Years before Sen. Bernie Sanders touted single-payer healthcare as a core issue in his insurgent presidential campaign, a Democratic state lawmaker in Colorado was perennially introducing legislation for a single-payer system in the state.
That legislation, backed by state Sen. Irene Aguilar, a physician, never gained much traction. But last year, its supporters collected more than 150,000 signatures to bring the plan before voters directly on the Nov. 8 ballot. “It grew out of frustration and out of painful awareness that people are suffering, and they don't need to be because we're spending more than we need to,” said Lyn Gullette, director of operations for the campaign behind the ballot initiative, which would amend the state's constitution.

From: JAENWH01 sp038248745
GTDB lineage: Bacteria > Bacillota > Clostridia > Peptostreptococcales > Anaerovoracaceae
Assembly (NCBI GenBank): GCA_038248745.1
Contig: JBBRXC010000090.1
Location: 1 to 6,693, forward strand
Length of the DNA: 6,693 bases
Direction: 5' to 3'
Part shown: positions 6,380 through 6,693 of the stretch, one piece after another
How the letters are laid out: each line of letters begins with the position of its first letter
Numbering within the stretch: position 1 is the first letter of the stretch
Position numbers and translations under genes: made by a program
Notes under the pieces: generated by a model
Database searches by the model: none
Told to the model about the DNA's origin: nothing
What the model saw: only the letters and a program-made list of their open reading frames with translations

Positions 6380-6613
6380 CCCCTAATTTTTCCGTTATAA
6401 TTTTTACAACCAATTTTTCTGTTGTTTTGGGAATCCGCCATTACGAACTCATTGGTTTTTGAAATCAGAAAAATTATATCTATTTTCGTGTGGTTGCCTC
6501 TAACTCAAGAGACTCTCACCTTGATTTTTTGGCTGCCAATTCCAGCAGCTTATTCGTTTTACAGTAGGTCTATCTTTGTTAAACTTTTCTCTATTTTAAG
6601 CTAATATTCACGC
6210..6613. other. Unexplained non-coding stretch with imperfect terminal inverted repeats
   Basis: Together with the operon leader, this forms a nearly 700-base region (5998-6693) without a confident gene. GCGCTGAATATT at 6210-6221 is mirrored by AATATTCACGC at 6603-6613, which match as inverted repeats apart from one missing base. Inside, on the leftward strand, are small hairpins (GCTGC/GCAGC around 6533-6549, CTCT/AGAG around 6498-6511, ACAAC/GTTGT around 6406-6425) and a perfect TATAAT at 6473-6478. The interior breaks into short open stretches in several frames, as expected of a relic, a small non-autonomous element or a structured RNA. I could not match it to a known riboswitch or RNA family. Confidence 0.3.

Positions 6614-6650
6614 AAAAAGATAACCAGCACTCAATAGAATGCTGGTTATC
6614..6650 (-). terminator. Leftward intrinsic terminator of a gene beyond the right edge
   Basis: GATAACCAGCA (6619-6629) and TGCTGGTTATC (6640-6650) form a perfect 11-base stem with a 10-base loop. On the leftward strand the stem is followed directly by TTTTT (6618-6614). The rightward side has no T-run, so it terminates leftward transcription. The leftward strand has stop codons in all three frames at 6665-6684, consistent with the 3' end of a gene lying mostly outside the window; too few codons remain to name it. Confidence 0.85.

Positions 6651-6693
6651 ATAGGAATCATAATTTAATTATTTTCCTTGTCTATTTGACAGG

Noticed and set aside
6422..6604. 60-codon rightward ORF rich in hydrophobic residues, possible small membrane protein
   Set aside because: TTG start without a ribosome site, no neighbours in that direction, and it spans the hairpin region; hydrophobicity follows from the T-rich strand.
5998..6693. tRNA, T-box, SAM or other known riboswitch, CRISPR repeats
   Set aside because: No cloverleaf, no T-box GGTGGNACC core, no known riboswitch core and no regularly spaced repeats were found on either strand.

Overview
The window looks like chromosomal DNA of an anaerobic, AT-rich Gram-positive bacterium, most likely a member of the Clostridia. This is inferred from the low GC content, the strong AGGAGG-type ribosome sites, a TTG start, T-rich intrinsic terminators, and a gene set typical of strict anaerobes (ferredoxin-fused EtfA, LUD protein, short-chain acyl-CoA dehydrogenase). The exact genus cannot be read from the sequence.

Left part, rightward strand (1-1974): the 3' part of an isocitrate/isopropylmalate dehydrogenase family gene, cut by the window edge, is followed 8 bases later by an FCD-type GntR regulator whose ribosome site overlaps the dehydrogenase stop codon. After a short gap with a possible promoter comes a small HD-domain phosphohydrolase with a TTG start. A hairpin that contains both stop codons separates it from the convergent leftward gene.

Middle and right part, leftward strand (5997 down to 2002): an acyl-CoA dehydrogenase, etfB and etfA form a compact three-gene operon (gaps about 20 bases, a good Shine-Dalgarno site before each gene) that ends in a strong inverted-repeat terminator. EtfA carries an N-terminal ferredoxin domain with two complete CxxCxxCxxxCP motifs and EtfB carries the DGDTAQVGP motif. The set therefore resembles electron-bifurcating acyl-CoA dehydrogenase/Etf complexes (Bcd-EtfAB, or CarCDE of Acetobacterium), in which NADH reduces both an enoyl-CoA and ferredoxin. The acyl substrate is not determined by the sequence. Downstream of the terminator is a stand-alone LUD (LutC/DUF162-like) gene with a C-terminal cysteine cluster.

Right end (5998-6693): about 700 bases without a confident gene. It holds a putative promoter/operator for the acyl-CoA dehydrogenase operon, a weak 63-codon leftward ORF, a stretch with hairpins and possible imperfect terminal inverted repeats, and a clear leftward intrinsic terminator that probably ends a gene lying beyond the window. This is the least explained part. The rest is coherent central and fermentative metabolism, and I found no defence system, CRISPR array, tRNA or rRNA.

Sanders, who defeated Hillary Clinton by nearly 19 points in the state's Democratic caucus, has endorsed and campaigned for the measure. But a September poll suggested just 27% of voters were likely to support it.
The plan, which will appear on the Colorado statewide ballot as Amendment 69, would establish a universal healthcare system that would finance healthcare services for most Colorado residents under a federal waiver available to states under the Affordable Care Act. The program, christened ColoradoCare, would be funded by payroll taxes rather than insurance premiums, and beneficiaries would have no deductibles and no copays for preventive and primary care.
Advocacy groups representing hospitals and health insurers are warning the plan would upend the coverage expansions under the Affordable Care Act, require unsustainable tax increases and undermine competition and patient choice while failing to fix the underlying drivers of healthcare costs.